The paper analyses EPZs as a global institution central to the project of modernisation. Applying theories of diffusion, imperialism and globalisation to the histories of zones in Mauritius, Mexico, and China, it is suggested that EPZs offer an entry point for an archaeology of 20th century global capitalism. Secondly, as investors, workers, ideas and imaginations of relations of production have moved between the zones and institutions such as the World Export Processing Zones Association have been actively engaged in spreading information and technologies. From a theoretical perspective thus, a picture emerges that validates the concept of informal imperialism as a form of diffusion of innovation beyond cultural centres, but within a system of unequal distribution of power in the capitalist world economy.
The spread of farming as a major 'episode' of diffusion: a case study from Southeast Europe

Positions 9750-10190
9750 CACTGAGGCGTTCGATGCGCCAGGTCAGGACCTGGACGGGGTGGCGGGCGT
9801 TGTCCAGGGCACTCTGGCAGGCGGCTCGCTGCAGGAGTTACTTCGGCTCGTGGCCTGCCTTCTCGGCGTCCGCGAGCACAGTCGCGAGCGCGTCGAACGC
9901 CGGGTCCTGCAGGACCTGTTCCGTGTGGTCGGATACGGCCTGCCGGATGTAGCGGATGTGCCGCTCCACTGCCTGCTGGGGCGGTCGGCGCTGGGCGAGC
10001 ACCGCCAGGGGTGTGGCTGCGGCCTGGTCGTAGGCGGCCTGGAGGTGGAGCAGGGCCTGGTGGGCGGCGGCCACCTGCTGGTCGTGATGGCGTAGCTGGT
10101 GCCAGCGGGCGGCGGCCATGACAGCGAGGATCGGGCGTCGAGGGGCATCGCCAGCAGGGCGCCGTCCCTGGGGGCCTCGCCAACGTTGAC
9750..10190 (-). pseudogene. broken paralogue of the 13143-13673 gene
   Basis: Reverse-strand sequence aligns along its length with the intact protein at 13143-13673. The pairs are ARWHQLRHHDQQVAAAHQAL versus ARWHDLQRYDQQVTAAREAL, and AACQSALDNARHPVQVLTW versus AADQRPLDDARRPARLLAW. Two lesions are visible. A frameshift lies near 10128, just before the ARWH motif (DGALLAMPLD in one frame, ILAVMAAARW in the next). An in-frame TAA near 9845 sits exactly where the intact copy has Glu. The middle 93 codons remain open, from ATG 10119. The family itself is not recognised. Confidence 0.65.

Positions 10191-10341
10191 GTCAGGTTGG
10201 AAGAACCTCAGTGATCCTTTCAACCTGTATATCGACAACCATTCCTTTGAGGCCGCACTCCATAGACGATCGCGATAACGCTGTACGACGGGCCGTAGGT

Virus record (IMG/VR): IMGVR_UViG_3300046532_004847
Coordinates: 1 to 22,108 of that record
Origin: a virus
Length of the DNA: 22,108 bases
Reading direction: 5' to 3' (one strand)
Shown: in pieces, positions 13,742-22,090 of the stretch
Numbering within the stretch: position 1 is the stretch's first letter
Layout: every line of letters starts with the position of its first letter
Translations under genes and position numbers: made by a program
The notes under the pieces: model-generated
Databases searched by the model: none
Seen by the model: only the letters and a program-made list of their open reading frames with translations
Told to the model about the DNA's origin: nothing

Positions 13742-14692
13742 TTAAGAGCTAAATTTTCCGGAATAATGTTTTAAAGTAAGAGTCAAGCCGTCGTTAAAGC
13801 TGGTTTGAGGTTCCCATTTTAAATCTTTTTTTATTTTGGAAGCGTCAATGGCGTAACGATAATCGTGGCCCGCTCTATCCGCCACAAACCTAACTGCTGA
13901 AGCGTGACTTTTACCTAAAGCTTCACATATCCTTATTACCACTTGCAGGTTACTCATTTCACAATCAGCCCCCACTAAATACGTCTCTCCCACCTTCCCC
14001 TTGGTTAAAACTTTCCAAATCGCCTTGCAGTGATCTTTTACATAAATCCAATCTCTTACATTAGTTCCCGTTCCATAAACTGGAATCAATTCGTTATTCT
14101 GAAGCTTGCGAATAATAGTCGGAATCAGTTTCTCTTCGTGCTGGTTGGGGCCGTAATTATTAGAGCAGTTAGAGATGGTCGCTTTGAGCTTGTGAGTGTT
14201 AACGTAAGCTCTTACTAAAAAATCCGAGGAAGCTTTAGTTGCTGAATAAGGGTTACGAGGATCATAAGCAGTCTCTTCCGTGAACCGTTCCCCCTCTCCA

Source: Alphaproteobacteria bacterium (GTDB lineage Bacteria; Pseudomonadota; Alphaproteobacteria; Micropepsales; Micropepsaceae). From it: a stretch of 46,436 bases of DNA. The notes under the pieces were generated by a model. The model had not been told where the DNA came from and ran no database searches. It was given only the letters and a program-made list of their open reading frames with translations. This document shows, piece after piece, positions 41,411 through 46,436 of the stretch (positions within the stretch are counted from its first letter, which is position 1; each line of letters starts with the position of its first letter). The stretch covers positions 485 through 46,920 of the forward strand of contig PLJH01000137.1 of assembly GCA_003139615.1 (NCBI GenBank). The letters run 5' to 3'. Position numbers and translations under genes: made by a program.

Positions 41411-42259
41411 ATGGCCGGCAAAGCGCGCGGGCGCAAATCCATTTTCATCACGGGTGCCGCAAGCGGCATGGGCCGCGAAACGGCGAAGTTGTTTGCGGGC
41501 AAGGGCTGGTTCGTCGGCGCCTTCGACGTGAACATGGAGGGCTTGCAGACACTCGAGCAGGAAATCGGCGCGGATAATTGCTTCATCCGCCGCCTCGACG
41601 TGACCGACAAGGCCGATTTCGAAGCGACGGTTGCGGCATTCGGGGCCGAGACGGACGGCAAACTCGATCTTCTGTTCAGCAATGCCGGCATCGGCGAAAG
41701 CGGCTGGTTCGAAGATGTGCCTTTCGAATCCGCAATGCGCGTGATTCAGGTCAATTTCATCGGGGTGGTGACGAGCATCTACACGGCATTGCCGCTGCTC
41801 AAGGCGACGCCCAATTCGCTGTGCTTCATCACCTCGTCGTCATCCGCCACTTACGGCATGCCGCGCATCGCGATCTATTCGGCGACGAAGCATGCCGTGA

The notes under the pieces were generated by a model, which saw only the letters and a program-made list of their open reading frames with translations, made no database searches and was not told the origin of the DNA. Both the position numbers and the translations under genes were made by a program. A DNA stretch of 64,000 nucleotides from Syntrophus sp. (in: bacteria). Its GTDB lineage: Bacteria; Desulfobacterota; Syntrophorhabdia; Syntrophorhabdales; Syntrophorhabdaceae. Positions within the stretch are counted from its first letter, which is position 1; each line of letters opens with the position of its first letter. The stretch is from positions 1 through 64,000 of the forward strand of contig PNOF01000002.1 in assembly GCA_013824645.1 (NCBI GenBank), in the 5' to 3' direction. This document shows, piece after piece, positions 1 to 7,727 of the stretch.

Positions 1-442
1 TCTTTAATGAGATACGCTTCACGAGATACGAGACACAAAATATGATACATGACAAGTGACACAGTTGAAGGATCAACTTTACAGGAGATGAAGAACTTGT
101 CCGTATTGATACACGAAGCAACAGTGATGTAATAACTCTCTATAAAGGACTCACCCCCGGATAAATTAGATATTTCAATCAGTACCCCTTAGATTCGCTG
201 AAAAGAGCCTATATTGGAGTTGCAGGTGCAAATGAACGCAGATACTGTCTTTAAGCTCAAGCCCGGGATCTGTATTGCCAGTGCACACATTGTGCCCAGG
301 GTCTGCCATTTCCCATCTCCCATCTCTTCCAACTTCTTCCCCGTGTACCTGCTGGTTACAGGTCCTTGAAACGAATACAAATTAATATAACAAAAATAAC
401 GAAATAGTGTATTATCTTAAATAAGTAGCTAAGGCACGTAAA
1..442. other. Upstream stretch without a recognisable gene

Archaeology provides the opportunity to study major shifts in Human history. One such shift is the so-called 'Agricultural Revolution' or Neolithization, characterized in fact by two distinct sets of processes: the development of farming and herding practices in several centres of the Near and Middle East, and the subsequent introduction of these practices to other regions, including Europe.
This paper focuses on the spread of the Neolithic to Southeast Europe, giving particular reference to the relationship between Western Turkey and Greece in the mid-7th Millennium BC. What strikes in this case-study is the seemingly instantaneous adoption of farming in the two regions with little or no resistance and limited adaptation.
Contrarily to the models of acculturation and adoption-'reinvention' usually discussed in anthropology, the main driving force for the Neolithization of Greece seems to be 'Demic' diffusion, that is to say migrations of people from Anatolia and the Near East carrying with them the full Neolithic package (architecture, subsistence strategies, ceramic technology, figurines, etc.). It is argued that this geographical 're-location' of culture is somewhat unique.